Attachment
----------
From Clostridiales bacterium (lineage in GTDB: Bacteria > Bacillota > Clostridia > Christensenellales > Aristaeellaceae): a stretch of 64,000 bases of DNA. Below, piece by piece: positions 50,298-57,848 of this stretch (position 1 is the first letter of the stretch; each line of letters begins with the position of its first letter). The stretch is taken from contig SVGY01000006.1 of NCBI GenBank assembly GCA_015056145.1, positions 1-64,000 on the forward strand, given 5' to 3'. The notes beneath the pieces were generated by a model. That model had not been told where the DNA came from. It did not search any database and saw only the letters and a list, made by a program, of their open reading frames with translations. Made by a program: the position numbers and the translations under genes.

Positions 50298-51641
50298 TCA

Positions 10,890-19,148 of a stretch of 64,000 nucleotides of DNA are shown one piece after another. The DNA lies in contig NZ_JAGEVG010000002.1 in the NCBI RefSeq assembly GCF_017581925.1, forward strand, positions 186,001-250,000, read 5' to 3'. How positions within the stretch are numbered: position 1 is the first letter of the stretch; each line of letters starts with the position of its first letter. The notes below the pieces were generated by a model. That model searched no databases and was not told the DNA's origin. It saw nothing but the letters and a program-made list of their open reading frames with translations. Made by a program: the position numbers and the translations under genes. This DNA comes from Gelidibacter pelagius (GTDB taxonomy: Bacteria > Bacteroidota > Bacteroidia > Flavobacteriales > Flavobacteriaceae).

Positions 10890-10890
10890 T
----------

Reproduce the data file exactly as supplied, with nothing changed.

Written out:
From Clostridiales bacterium (lineage in GTDB: Bacteria > Bacillota > Clostridia > Christensenellales > Aristaeellaceae): a stretch of 64,000 bases of DNA. Below, piece by piece: positions 50,298-57,848 of this stretch (position 1 is the first letter of the stretch; each line of letters begins with the position of its first letter). The stretch is taken from contig SVGY01000006.1 of NCBI GenBank assembly GCA_015056145.1, positions 1-64,000 on the forward strand, given 5' to 3'. The notes beneath the pieces were generated by a model. That model had not been told where the DNA came from. It did not search any database and saw only the letters and a list, made by a program, of their open reading frames with translations. Made by a program: the position numbers and the translations under genes.

Positions 50298-51641
50298 TCA

Positions 10,890-19,148 of a stretch of 64,000 nucleotides of DNA are shown one piece after another. The DNA lies in contig NZ_JAGEVG010000002.1 in the NCBI RefSeq assembly GCF_017581925.1, forward strand, positions 186,001-250,000, read 5' to 3'. How positions within the stretch are numbered: position 1 is the first letter of the stretch; each line of letters starts with the position of its first letter. The notes below the pieces were generated by a model. That model searched no databases and was not told the DNA's origin. It saw nothing but the letters and a program-made list of their open reading frames with translations. Made by a program: the position numbers and the translations under genes. This DNA comes from Gelidibacter pelagius (GTDB taxonomy: Bacteria > Bacteroidota > Bacteroidia > Flavobacteriales > Flavobacteriaceae).

Positions 10890-10890
10890 T